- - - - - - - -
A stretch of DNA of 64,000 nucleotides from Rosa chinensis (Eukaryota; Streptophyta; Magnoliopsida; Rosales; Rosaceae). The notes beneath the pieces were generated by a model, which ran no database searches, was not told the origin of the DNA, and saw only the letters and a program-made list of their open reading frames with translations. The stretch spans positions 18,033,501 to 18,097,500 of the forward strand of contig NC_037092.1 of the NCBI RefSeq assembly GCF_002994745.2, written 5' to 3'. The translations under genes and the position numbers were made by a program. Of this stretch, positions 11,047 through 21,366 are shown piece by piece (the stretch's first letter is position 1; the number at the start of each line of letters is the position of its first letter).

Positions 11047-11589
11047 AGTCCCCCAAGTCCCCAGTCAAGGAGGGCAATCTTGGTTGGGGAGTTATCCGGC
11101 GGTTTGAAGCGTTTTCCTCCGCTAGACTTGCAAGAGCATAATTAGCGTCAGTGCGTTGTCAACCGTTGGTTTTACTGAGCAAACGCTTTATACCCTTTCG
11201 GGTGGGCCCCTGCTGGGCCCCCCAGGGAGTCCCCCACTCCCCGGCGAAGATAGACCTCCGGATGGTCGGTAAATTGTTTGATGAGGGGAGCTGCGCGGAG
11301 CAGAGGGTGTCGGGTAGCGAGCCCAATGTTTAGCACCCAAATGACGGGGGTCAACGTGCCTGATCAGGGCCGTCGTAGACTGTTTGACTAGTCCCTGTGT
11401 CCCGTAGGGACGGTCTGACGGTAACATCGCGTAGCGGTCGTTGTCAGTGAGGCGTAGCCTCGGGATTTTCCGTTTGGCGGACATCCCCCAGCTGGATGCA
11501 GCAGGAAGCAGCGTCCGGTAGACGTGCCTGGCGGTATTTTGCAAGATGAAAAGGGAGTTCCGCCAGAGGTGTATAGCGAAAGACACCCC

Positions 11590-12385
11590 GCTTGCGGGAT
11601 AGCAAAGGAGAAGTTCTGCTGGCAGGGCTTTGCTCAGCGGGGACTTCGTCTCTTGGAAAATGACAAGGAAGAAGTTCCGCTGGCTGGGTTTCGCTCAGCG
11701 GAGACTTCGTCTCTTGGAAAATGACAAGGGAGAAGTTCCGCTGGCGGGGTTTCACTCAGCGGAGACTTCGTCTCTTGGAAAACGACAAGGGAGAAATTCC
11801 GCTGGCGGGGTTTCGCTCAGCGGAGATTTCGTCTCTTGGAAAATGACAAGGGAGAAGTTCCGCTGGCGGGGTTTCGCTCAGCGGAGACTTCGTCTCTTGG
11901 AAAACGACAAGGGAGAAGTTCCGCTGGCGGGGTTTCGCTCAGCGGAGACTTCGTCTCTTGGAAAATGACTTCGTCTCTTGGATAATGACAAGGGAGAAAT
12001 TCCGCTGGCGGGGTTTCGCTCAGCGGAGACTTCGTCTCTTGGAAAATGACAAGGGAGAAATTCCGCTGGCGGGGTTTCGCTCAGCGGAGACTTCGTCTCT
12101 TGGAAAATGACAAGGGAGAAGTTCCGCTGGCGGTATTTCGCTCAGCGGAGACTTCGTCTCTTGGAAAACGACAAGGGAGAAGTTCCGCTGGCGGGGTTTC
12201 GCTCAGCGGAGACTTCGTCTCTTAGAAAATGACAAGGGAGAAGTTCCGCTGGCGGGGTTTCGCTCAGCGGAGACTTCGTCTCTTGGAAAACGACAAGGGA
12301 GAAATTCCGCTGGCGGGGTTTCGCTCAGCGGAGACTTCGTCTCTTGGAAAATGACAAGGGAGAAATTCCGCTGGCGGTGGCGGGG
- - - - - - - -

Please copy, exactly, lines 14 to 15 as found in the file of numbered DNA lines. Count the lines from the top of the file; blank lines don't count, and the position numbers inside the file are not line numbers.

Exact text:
11901 AAAACGACAAGGGAGAAGTTCCGCTGGCGGGGTTTCGCTCAGCGGAGACTTCGTCTCTTGGAAAATGACTTCGTCTCTTGGATAATGACAAGGGAGAAAT
12001 TCCGCTGGCGGGGTTTCGCTCAGCGGAGACTTCGTCTCTTGGAAAATGACAAGGGAGAAATTCCGCTGGCGGGGTTTCGCTCAGCGGAGACTTCGTCTCT